Conservatives love subpoenas about climate change — until they get hit with one themselves
It’s become a go-to strategy for climate change deniers to demand subpoenas and documents from scientists whenever they get a whiff of a potential controversy. But they like it less when the same tactic is used on them.
Attorney general of the U.S. Virgin Islands Claude Walker served the conservative think tank Competitive Enterprise Institute (CEI) with a subpoena last Thursday, demanding several decades’ worth of communications, emails, and other documents pertaining to CEI’s work on climate change policy and donor information. By subpoenaing CEI, Walker is broadening “a multifaceted legal inquiry into whether fossil fuel companies broke any laws as they sought for decades to undermine the scientific consensus and head off forceful action to address the climate crisis,” reports InsideClimateNews.
Libertarian and conservative writers at at The Blaze, American Thinker, The Washington Times, Bloomberg View, and Cato Institute have criticized the subpoena, calling it the product of “hysterics,” part of an “absurd climate inquisition,” and a chapter in “Al Gore’s climate witch hunt.” CEI itself called the move “an affront” to its First Amendment rights, adding that if Walker succeeds, “the real victims will be all Americans, whose access to affordable energy will be hit by one costly regulation after another.”
Where was this outrage when right-wing politicians were doing the same, but to scientists? Republicans in Congress have given CEI and its allies plenty of opportunities to call out their own antics. For example:
1. House Science Committee Chairman Lamar Smith (R-Tex.) issued subpoenas to administrators and scientists at the National Oceanic and Atmospheric Administration (NOAA) in late 2015. Smith wanted their communications after the journal Science published a NOAA’s report debunking the deniers’ favorite excuse that global warming is on “pause.”
2. Smith has been on a tear lately. Last fall, he delivered a notice to Jagdish Shukla, a climate scientist at George Mason University in Virginia, which requested that Shukla “preserve all e-mail, electronic documents, and data (‘electronic records’) created since January 1, 2009,” pending an investigation. Shukla had signed a letter urging federal investigation of whether fossil fuel companies knowingly deceived the public on climate.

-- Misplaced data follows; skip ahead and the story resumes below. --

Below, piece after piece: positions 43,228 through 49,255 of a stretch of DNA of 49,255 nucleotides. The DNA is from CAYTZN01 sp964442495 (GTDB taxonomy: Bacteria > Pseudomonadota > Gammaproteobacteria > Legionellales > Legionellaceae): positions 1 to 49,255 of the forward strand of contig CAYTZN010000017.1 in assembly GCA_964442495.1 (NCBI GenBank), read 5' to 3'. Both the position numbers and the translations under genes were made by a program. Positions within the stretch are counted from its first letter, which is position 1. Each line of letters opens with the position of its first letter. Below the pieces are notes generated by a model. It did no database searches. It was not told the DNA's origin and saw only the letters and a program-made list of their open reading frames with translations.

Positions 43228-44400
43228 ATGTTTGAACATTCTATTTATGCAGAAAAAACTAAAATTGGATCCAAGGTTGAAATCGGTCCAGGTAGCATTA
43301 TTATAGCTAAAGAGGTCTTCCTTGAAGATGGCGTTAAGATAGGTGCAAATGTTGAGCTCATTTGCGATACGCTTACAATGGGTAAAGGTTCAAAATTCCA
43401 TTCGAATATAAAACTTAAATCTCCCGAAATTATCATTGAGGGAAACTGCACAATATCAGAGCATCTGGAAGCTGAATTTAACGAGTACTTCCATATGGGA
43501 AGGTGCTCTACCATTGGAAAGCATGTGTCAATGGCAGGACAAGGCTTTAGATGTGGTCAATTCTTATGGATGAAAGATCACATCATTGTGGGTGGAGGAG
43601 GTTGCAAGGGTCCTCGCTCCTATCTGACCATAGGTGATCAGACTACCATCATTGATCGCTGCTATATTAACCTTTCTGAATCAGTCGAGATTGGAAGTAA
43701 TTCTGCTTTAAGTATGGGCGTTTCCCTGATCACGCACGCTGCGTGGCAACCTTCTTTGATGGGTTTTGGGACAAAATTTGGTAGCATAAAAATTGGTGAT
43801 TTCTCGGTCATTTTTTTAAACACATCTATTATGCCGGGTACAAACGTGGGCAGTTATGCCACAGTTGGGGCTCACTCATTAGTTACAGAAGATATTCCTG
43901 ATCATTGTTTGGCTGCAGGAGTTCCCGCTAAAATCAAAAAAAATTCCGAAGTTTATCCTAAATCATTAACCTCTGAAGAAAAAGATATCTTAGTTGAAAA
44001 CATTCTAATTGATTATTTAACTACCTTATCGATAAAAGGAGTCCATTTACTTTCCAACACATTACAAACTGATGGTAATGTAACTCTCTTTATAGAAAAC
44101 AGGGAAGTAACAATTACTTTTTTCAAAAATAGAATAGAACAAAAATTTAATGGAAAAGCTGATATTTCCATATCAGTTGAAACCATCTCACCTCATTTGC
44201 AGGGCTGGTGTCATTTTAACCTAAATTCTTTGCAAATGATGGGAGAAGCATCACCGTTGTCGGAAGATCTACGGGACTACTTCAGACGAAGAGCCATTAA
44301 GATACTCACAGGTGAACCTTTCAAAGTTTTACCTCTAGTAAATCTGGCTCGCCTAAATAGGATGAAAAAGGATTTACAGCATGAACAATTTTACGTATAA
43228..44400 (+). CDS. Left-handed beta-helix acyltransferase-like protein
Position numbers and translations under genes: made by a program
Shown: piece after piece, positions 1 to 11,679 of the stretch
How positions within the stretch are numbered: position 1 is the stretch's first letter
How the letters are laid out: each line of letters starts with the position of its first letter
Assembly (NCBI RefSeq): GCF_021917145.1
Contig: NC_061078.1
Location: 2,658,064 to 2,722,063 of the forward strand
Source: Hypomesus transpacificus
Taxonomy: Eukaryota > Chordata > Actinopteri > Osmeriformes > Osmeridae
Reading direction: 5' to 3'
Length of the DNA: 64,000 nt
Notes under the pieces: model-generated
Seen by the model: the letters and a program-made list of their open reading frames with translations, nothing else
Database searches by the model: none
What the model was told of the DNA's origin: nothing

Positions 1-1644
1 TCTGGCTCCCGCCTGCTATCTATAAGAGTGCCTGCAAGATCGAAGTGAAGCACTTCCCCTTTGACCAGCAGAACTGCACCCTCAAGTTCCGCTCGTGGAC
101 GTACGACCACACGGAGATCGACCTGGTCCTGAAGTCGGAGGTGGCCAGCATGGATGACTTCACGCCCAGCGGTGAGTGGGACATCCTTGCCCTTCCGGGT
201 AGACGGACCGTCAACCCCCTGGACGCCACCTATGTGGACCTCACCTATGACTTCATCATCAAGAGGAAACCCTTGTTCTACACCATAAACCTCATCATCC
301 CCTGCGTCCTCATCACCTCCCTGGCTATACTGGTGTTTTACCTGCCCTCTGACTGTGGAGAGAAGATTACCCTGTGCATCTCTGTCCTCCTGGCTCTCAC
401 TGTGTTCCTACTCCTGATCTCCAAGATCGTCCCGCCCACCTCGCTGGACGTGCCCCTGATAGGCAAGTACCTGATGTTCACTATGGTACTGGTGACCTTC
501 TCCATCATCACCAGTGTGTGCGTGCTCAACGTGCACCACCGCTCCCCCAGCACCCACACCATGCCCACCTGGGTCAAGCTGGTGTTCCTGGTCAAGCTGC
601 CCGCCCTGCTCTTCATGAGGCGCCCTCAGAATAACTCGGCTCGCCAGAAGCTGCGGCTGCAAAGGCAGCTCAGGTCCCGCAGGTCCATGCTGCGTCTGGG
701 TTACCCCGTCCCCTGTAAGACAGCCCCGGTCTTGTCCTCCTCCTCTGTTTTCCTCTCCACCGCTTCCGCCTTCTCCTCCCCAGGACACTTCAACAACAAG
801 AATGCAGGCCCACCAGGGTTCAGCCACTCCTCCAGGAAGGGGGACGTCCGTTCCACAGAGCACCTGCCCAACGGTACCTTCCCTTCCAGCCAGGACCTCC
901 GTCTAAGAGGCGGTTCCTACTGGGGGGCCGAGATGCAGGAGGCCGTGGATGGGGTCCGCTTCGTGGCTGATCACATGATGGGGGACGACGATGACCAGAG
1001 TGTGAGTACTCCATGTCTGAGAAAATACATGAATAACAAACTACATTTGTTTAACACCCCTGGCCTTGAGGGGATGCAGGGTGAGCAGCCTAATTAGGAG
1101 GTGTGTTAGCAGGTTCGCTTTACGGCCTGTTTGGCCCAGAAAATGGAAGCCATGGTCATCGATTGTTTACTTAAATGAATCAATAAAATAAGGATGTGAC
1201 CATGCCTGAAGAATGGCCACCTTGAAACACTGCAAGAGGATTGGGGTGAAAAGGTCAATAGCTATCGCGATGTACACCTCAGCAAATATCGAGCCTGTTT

3. Joe Barton (R-Tex), a former chairman of the House Energy and Commerce Committee from 2004 to 2007, sought the personal emails of climate scientist Michael E. Mann in 2005, director of the Earth System Science Center at Pennsylvania State University, after Mann’s study showed a rapid increase in global temperatures.
4. In perhaps the most famous incident of its kind, a hacker got a hold of more than 1,000 emails and 3,000 other documents from climate scientists who were authoring a United Nations report on climate change consensus — deniers likened it to a major scandal, calling it “climategate.” They tried to find a smoking gun in climate science that didn’t exist. Ex-Virginia Attorney General Ken Cuccinelli demanded Michael Mann’s files from his former university as a result.
CEI is caught in the crossfire aimed at ExxonMobil of late, given CEI’s long history promoting inaccurate science and policies to discredit climate change action. Nineteen state attorneys general are already investigating ExxonMobil to determine whether the company broke the law in reportedly misleading its investors and the public about climate change. And it just so happens that Exxon happens to have contributed at least $1.6 million to CEI since 1985.
No matter what comes of CEI’s subpoena, it won’t stop the think tank’s allies from doing the same to target climate scientists.